Tom loved to dance. I used to make fun of the way we danced. We were so awkward together. We had different inner beats and it showed whenever we tried to dance. Still, we danced lovingly and often.
Speaking of beats, do you know anything about the Beat Generation? Your dad was a borderline beatnik because he grew up in that generation. San Francisco became their mecca so if you see any old geysers in their seventies out there, they’re probably former beats. Incredibly interesting people is what they are.
Here’s another story I love. You may have heard this one already. One day Tom came home and said he’d gotten me a part in a Willie Nelson movie.
Sure enough, the next morning we showed up at a hotel in Austin and I was whisked away to a wardrobe trailer and put into a cowgirl waitress outfit. My job was to traipse around behind Willie, Kris Kristofferson, and Rip Torn carrying a tray and serving drinks. You can see about ten seconds of me in Song Writer. Tom was seated at another table wearing a cowboy hat and tan jacket, acting like a customer. We each got a check for $88 for playing extras that day. I have pictures of us with Willie and Kris.
Your father’s fearlessness rubbed off on me. Once we were on Eagle Mountain Lake in the Texas Steel yacht, anchored in a little cove partying with a group of thirty-somethings. A sea plane began circling overhead and we all started waving. The plane landed on the lake and cruised over to the boat. I asked the pilot if he’d take me up for a ride and he agreed. So I climbed into the plane and got a birds-eye view of the lake where I met your dad. My spirit soared high that day.
Speaking of spirits, the common element in each of these stories is alcohol, which reminds me of a Visine story. We were atop a mesa in New Mexico or Arizona, one of those, laid out on a blanket in the buff when a bug crawled into my ear.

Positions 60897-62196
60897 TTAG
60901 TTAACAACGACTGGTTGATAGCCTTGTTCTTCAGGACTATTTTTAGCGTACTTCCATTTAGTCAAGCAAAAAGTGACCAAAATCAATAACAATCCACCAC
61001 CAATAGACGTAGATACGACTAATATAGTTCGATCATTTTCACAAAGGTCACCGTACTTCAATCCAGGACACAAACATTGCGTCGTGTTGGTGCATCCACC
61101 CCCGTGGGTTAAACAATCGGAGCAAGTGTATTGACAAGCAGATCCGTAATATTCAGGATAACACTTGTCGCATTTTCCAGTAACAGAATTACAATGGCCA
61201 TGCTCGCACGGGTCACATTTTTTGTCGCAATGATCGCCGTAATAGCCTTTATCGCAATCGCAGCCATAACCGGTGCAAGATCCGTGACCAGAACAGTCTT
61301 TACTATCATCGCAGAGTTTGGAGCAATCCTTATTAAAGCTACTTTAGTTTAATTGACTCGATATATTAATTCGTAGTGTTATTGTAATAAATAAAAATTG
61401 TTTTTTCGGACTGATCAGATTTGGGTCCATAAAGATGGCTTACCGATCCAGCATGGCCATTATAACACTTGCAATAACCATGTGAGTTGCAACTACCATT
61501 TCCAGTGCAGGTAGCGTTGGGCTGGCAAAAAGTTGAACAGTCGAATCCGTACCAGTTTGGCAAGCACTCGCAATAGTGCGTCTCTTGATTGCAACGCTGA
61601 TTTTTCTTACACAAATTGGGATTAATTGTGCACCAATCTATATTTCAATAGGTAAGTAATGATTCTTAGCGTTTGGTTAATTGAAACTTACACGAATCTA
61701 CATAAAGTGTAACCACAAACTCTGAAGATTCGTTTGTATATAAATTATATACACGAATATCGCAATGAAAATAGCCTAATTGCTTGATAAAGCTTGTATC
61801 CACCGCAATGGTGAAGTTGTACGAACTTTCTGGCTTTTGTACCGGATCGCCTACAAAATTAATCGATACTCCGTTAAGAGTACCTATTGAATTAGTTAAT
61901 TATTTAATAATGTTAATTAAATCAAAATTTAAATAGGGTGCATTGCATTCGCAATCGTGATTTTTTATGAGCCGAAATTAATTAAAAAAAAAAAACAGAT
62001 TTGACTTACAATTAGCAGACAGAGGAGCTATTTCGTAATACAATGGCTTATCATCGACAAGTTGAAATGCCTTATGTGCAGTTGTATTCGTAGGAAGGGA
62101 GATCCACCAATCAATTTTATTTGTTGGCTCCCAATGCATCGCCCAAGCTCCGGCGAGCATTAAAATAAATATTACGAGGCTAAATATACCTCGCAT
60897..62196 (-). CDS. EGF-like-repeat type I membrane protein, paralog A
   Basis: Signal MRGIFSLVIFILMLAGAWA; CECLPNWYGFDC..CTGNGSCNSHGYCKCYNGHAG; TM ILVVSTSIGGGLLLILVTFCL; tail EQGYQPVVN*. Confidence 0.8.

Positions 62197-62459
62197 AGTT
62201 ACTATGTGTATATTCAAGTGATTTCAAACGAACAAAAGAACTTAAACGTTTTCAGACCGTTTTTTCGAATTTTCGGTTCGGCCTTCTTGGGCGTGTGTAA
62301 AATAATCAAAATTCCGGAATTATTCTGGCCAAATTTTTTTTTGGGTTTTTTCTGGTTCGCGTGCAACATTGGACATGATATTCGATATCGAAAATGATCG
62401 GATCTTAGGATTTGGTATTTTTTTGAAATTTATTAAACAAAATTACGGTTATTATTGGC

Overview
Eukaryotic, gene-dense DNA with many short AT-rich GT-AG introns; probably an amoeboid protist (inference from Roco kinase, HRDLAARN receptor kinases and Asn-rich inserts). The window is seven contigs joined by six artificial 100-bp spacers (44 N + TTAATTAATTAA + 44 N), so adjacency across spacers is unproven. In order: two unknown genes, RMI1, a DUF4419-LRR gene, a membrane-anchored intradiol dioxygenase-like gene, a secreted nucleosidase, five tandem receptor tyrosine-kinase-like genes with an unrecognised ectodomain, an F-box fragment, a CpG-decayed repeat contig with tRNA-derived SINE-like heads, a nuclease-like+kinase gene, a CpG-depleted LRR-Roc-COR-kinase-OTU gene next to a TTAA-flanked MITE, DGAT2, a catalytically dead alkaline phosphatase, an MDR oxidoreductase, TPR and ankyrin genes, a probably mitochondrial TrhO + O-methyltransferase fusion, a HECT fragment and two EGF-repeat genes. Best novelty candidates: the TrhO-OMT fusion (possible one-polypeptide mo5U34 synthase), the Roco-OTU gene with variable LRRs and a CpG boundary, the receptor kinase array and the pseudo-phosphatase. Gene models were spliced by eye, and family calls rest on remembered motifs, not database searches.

A buzzing bug in your ear is a frightening thing. I was screaming and crazy scared. Tom got the Visine from my night case and squeezed it into my ear. The bug drained out with the fluid. Remember that if you ever get a bug in your ear.
If your dad had a motto, it was “Everything will be alright.” He said that to me practically daily for twenty years to cut through my fussing and fretting. It’s funny how when you hear something over and over for that long, you come to believe it. Now it’s my motto too. I know that everything will be alright because it always is.
Tom had another line that worked well on me. No matter where we were, if there was a room full of people, he would turn to me and say, “You’re the prettiest woman in the room.” I loved hearing that. Sometimes I agreed with him and sometimes I didn’t. Most women in their prime are pretty, especially when they’re dressed for a night out.
I never thought you looked like either of us until I put those two pictures up. Now I can see the resemblance—the nose, the mouth, the chin, even the eyebrows. Mostly, you have his fearlessness. I remember you crashing that Astricon conference in Dallas when you were a freshman because you couldn’t afford a ticket. You met Mark Spenser that day and showed him Adhearsion and that became the defining moment in your career. You’ve been on top of the world ever since.
Tom would be so proud of you.
“Only from the heart can you touch the sky.” — Rumi
(Jay at eCOMM)
He left San Francisco on crutches this week and made it to Amsterdam for eCOMM Europe, a three-day conference on the future of mobile and internet communications. The title of his presentation was “Entrepreneurial Advantages with New Open-Source Technologies.” I found this picture of him online today.
God I love this kid! I get so excited when I find pictures of him.
When he was in high school, his computer science teacher and his guidance counselor took it upon themselves to convince someone at the school district office to come up with a code number that would allow Jay to get credit for a new course they created called “Webmaster.” He was the only student in the class. He worked out of the computer science teacher’s office and created the school’s first website. Maintaining the website gave him unparalleled autonomy to roam the campus with a camera around his neck, pop in and out of classrooms at his discretion, talk to whomever he wanted, or sit in a quiet room by himself and do whatever he wanted with a computer.
What a gig!
It’s been all uphill ever since. At the top of that hill is a broad netherworld where the makers of tomorrow reside. The makers say that our future as a species — our ascension — is interwoven with our collective creativity and our technology.